Materials

Building Self-Assembling Robots With Origami, PowerPoint, and an LED Projector

A new photopolymer technique creates self-folding origami structures from PowerPoint slides, which might be used as tiny, medical bots inside the body.

Origami, the art of paper folding, has been around for a long time. Historians are pretty sure that origami as we know it today — think paper cranes and frogs — has its origins in 17th-century Japan. But it's likely that the roots of the practice date back to 1st-century China.

In any case, origami is enjoying an odd resurgence in recent years, as engineers get hip to its usefulness in packaging, robotics, and 3D printing. In fact, origami principles are at the heart of so-called 4D printing, in which two-dimensional patterns unfold into three-dimensional objects by passing through that mysterious fourth dimension — time.

Now comes word that scientists have developed a new technique by which self-folding origami structures can be created using standard LED projector bulbs, inexpensive liquid polymers, and the venerable presentation program PowerPoint.

Yeah, we didn't see it coming, either. 

Researchers at the Georgia Institute of Technology and Peking University recently published details on the new technique, which involves projecting grayscale patterns onto a thin layer of liquid polymer placed in a plate or between two glass slides.

When light from a standard LED projector hits the liquid polymer, particular areas of the slide receive more or less light, depending on the grayscale patterns, which can be easily designed within PowerPoint. After a few seconds, a solid film forms. When this thin sheet is removed and set upon a surface, it folds itself into an origami-style object.
 

The secret to the process is a phenomenon called differential shrinkage — which would also make an excellent band name. Photosensitive materials mixed into the polymer react differently depending on how much light they're exposed to in liquid state. During the solidification phase, those differences result in contrasting stress levels in the solid film. That's differential shrinkage, and it causes the material to fold up on its own in just a few seconds.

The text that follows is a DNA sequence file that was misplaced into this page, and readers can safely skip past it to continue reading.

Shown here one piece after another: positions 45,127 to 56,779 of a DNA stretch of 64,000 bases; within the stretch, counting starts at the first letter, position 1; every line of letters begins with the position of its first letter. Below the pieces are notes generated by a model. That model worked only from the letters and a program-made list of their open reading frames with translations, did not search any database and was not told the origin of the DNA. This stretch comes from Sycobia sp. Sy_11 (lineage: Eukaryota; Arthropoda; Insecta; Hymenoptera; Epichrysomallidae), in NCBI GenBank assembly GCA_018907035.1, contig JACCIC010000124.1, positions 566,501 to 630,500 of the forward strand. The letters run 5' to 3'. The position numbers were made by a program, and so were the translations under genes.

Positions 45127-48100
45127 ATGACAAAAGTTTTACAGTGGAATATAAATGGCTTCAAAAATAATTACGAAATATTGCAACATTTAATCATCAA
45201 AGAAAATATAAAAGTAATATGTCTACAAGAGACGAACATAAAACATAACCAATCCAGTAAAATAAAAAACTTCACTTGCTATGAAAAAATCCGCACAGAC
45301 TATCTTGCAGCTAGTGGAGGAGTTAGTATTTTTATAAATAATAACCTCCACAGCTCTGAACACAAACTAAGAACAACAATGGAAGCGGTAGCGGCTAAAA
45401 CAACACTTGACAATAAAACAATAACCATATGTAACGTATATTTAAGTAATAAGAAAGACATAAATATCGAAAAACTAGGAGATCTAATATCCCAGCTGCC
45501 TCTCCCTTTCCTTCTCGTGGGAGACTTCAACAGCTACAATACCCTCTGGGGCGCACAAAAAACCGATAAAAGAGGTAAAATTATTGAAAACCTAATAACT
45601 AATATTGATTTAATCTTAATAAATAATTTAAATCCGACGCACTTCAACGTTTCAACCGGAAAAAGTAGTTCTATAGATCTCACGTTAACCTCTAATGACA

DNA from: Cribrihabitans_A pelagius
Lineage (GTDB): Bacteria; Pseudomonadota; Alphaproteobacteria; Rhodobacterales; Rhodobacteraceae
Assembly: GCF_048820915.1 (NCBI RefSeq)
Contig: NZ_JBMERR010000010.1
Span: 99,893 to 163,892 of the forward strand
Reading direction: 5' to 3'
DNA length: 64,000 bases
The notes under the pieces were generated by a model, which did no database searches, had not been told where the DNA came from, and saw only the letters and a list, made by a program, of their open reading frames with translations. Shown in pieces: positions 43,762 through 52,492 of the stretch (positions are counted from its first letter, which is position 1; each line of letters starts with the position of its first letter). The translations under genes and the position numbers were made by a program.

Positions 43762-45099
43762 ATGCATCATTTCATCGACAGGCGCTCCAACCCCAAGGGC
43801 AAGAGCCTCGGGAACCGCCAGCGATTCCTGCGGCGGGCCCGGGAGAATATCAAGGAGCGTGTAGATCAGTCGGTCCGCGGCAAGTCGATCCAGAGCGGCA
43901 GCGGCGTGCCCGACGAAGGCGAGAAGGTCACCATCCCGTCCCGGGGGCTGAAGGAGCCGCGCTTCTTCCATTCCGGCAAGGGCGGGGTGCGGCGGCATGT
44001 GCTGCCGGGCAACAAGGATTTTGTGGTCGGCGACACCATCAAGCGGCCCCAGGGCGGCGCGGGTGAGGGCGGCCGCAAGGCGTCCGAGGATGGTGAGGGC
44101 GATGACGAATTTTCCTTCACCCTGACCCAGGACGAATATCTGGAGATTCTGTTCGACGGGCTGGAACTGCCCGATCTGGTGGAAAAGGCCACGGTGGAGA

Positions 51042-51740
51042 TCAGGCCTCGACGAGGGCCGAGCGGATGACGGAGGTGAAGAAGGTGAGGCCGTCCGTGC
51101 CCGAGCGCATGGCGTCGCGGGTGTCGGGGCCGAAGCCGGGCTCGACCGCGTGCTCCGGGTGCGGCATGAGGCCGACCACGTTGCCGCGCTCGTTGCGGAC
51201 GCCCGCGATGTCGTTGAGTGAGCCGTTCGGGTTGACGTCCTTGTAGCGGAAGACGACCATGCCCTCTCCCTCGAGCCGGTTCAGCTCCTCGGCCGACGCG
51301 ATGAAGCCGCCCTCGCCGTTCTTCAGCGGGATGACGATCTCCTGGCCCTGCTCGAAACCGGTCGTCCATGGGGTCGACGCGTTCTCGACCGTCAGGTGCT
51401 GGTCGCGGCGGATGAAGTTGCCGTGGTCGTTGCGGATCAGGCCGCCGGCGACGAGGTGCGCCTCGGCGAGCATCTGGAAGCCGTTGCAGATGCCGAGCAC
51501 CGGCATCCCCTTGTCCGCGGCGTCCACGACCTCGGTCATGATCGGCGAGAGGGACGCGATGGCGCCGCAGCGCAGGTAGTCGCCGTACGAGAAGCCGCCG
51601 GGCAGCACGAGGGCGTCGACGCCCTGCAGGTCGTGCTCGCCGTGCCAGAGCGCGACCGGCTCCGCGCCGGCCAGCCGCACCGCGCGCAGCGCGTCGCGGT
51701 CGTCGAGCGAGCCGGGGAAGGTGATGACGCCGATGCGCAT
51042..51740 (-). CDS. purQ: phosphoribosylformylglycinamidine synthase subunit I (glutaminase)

While the phenomenon isn't new, other methods of creating self-folding materials rely on extreme temperatures, specialized materials, and dedicated industrial design software. The PowerPoint method simplifies things nicely by using common polymers, standard LED projectors, and software that Bill Gates began hawking in 1990.

Lead researcher Jerry Qi, professor in the Woodruff School of Mechanical Engineering at Georgia Tech, said the origami objects created so far include tiny flowers, tables, capsules, and birds — all about a half an inch in size. Aside from being empirically cool, the process has several potentially useful applications.

“As our method can be generally applied to most photopolymers, many of which are biocompatible, they can used for drug delivery or soft robots for biomedical devices,” Qi said. In other words, the process could be used to create tiny bots that move around inside the body, bringing medicine to precisely where it's needed, then dissolving like a heroic little gummy bear.

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Other researchers are working toward similar goals. For instance, a team at MIT is developing medical origami bots that can be steered through the body using internal magnets and external electromagnetic fields.

Qi said his team's design model could allow for even more complex designs using sophisticated computer-assisted design programs, or by exposing the film to light from both the bottom and the top. For instance, the technique could be used as a platform for 3D electronics.

“One can print the film first, place electronics devices on the film, then let the film fold into 3D shape,” Qi said. “Placing devices is much easier on a 2D sheet then in 3D structure.”

It seems that the ancient art of paper folding has successfully transitioned into the 21st century. Nice work, origami. Welcome back to the fold.

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